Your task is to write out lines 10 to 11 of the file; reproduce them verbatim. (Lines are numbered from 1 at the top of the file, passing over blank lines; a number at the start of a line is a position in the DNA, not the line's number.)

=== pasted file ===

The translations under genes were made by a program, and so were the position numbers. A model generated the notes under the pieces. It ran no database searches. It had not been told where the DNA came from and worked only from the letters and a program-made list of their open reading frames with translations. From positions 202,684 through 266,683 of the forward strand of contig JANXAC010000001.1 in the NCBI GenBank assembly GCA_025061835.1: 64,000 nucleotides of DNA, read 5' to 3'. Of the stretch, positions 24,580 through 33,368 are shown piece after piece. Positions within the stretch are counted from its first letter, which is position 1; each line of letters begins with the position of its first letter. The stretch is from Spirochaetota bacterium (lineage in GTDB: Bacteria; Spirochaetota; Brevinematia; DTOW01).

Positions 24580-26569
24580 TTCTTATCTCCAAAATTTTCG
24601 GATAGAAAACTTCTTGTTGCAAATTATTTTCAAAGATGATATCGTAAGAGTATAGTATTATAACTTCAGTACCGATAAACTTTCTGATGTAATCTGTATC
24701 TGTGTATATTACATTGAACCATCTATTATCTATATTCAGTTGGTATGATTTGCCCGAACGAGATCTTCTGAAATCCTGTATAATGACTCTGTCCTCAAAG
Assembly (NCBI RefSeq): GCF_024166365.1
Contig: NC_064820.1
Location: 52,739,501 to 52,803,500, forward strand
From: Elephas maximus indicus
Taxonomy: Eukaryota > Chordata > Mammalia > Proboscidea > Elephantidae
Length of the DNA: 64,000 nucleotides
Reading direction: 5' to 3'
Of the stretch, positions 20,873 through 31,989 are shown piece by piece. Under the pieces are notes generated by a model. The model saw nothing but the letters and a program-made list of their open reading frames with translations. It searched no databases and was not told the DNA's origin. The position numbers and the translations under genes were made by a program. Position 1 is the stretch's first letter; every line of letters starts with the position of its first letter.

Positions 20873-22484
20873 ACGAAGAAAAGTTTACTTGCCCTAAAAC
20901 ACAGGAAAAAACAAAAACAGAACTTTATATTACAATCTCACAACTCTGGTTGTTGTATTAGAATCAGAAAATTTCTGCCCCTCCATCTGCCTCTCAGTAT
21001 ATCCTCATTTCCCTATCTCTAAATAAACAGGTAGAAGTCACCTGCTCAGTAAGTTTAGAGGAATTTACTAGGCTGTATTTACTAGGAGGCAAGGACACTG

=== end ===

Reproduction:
Taxonomy: Eukaryota > Chordata > Mammalia > Proboscidea > Elephantidae
Length of the DNA: 64,000 nucleotides